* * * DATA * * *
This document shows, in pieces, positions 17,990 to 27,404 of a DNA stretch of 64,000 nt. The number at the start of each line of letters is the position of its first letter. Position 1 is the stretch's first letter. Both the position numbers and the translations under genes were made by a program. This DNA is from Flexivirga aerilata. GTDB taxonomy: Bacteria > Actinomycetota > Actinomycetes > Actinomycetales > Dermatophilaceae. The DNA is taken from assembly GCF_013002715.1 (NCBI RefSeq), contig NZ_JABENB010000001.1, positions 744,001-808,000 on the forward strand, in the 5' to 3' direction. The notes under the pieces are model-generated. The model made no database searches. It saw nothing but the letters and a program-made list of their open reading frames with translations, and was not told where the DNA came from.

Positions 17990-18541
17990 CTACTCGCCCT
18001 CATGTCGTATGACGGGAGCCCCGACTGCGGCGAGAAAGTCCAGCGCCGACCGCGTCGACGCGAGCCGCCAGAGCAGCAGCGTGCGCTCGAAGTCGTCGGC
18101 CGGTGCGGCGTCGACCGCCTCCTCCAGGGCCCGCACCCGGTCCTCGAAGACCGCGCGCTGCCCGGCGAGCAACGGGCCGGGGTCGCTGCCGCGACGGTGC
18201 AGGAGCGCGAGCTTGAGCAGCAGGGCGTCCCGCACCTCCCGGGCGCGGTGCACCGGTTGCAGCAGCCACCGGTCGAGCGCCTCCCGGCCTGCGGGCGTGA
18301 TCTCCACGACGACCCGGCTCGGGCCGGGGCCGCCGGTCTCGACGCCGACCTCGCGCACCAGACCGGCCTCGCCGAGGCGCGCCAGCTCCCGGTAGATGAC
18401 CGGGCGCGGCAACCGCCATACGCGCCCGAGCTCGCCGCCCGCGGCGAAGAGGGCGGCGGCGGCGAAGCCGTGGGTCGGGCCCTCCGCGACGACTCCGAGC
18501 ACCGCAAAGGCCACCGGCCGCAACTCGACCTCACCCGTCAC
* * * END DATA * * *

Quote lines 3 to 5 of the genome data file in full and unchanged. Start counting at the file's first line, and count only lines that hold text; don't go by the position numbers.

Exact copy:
17990 CTACTCGCCCT
18001 CATGTCGTATGACGGGAGCCCCGACTGCGGCGAGAAAGTCCAGCGCCGACCGCGTCGACGCGAGCCGCCAGAGCAGCAGCGTGCGCTCGAAGTCGTCGGC
18101 CGGTGCGGCGTCGACCGCCTCCTCCAGGGCCCGCACCCGGTCCTCGAAGACCGCGCGCTGCCCGGCGAGCAACGGGCCGGGGTCGCTGCCGCGACGGTGC